Zeke Bonura was a large and remarkably immobile first baseman whose slowness did not grieve him because he understood a vital principle of baseball: You are rarely charged with an error when you do not touch the ball.
Conservatives have hoped the Supreme Court would adhere to the Bonura Insight, sometimes known as judicial restraint. The Burger Court has not. Indeed, its judicial activism has been as marked as, and arguably more destructive than, the Warren Court's.
None of the Warren Court's most important rulings has been overturned or even significantly circumscribed in the 17 Burger years. The sweep of the Miranda ruling on the rights of suspects has been only slightly circumscribed. The Burger Court is responsible for the ruinous spread of forced busing as a ''remedy'' for segregation. The Burger Court misconstrued the 1964 Civil Rights Act to permit reverse racial discrimination on behalf of government-approved minorities.
Burger Court activism extended procedural due process guarantees to public-school students accused of behaving badly. The Burger Court has done nothing significant to reassert reason in the interpretation of the ban on ''establishment of religion'' -- nothing, that is, to re-establish the principle that government must be neutral between sects, not between religion and secularism.
And nothing the Warren Court did was as raw and radical an exercise of judicial power as the 1973 decision that swept away the laws regulating abortions in 50 states.
Supreme Court appointments are the premier spoils of presidential politics. Each appointee is 20 percent of a majority at the apex of one of the three branches of government, the branch that has assumed custody of the issues (race, abortion, etc.) the political branches have been pleased to relinquish. The court is where American public philosophy is published as an unending serial. The departure of Burger, the elevation of William Rehnquist and the nomination of Antonin Scalia are important episodes in the process of lengthening the shadow today's president will cast into tomorrow.
The court is a small, face-to-face society where politics has subtle dynamics. The players are strong-willed professionals reasoning about hot issues in the cool climate of a written Constitution, changing statutes and a vast body of case law. The building of coalitions is influenced by intellectual nuance and the power of personality. On both counts, Scalia and Rehnquist will augment the power of conservative jurisprudence.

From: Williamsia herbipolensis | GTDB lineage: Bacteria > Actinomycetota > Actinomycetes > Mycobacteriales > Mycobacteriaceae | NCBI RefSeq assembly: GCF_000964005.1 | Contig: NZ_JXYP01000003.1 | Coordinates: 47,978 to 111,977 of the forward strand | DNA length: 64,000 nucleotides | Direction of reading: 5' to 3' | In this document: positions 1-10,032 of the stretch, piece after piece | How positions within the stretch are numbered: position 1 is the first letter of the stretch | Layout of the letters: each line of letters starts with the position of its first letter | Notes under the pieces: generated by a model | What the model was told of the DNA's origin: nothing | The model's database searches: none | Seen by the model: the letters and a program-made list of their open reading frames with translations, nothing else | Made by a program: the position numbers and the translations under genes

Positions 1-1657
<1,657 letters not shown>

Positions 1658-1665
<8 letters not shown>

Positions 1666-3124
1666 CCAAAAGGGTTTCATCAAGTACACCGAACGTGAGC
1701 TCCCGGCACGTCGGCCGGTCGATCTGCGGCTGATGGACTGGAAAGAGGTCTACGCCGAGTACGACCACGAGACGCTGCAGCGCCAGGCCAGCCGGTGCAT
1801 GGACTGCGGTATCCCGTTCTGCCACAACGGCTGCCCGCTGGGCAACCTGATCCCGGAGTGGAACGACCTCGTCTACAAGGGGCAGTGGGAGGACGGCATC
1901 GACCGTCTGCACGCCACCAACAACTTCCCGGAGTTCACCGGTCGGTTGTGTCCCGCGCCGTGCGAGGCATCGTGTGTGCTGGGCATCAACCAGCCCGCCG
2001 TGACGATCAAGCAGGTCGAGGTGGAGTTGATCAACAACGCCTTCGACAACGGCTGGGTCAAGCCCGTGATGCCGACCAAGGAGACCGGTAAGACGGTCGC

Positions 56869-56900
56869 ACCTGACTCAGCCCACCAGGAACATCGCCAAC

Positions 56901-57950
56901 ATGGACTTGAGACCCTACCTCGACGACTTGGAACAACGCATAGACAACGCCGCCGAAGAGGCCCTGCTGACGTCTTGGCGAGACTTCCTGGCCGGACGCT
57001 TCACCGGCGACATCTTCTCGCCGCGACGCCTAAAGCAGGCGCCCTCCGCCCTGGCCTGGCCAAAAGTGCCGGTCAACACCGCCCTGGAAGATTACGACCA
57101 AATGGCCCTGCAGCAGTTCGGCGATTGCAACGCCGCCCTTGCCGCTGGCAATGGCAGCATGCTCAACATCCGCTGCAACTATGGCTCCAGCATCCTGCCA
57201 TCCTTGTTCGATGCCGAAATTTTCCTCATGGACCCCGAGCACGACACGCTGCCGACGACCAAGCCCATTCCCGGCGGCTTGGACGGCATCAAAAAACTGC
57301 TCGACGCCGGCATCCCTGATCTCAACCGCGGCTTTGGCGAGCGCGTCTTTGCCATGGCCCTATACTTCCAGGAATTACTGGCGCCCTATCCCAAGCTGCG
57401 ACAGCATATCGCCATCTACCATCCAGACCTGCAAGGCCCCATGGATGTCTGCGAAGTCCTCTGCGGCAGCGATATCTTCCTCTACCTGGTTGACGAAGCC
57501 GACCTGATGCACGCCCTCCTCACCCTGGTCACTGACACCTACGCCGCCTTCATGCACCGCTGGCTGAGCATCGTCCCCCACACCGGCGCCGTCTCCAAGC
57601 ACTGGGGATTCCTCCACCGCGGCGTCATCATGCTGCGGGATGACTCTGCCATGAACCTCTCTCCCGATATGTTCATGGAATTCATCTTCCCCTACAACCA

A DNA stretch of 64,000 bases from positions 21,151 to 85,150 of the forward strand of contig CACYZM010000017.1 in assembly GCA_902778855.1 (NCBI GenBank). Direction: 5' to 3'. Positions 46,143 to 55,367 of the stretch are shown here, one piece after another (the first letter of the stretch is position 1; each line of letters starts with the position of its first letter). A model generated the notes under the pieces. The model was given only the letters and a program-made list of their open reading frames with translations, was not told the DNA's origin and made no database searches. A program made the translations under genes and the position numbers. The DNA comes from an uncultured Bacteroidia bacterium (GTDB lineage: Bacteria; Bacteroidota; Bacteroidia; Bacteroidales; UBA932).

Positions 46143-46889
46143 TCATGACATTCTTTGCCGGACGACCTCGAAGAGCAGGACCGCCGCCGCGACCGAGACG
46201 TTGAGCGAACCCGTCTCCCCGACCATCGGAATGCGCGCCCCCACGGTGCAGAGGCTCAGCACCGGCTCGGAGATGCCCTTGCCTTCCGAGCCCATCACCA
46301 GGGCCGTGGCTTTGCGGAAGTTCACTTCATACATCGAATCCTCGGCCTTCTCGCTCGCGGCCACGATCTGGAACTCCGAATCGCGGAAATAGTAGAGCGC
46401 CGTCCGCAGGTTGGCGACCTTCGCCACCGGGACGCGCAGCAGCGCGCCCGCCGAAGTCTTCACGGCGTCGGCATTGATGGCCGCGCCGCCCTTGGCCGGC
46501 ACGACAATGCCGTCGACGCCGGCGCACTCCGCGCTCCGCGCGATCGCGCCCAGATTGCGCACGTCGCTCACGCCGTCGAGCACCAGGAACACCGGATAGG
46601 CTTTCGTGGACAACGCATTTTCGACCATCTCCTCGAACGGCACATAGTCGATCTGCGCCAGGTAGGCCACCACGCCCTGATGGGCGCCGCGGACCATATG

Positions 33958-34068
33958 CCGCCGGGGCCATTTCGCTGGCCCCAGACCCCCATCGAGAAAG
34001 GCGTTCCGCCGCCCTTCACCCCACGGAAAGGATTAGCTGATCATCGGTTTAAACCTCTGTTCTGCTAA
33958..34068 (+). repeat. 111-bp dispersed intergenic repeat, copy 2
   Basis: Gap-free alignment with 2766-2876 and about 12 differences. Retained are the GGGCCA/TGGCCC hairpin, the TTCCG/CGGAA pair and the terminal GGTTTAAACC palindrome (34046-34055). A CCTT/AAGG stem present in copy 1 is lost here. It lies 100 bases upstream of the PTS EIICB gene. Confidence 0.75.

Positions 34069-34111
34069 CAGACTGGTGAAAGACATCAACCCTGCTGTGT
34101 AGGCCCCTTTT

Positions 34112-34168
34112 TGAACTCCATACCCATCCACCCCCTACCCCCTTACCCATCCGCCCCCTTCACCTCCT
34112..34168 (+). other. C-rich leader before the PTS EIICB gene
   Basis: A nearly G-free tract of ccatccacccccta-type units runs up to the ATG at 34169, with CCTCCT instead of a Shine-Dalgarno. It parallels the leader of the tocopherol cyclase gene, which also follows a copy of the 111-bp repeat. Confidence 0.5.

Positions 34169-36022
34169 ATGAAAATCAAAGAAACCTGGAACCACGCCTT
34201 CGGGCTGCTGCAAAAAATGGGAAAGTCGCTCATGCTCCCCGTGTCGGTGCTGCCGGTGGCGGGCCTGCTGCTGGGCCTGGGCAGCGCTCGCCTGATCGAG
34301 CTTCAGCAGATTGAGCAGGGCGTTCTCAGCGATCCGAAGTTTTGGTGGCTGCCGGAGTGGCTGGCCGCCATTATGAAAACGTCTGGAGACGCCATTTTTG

Scalia is an intellectual in a way that Burger is not: by training and inclination. Scalia has taught at several of the finest law schools. He has the theoretical turn of mind that deepens analytic powers and does not dispose a judge to try to split all differences. That disposition can make intellectuals ineffective politicians but forceful judges. With Scalia leavening the court, it may be less inclined to torture itself, and all who love logic, with ever-more-baroque criteria for distinguishing permissible from impermissible ''race-conscious'' state action.
No one ever looked more like a chief justice than Burger, who if he ever as an infant played in a sandbox must have done so in striped trousers and a swallowtail coat. Rehnquist's clothes come from the factory pre-rumpled. The New York Times locates Rehnquist on ''the Court's extreme right wing.'' (The Times style book probably says the phrase ''the Court's extreme left wing'' is an oxymoron.) Actually, Rehnquist has neither the abrasive philosophy nor, as important, the jagged temperament of an extremist.
What he has is the keenest mind on the court, which is why critics complain that he writes too well. When person A cannot cope with person B's arguments, A says B is not wise, only articulate. In the administration of the court, Rehnquist's affability and intellectual effervescence will enhance his effectiveness.
The rise of Rehnquist to the pinnacle of his profession, with the last ascent achieved from the hand of Ronald Reagan, illustrates the geology of our politics. Rehnquist, an Arizonan, was pulled toward public life by the conservative movement energized by another Arizonan, Barry Goldwater, whose 1964 campaign brought political prominence to Ronald Reagan.
Rehnquist serves now with another Arizonan, a law-school classmate who was active in state politics, Sandra Day O'Connor. As Barry Goldwater takes his leave of Washington, he sees around him abundant evidence that the significance of 1964 is not that he lost 45 states, but that he won the Republican Party and, doing so, seeded the future.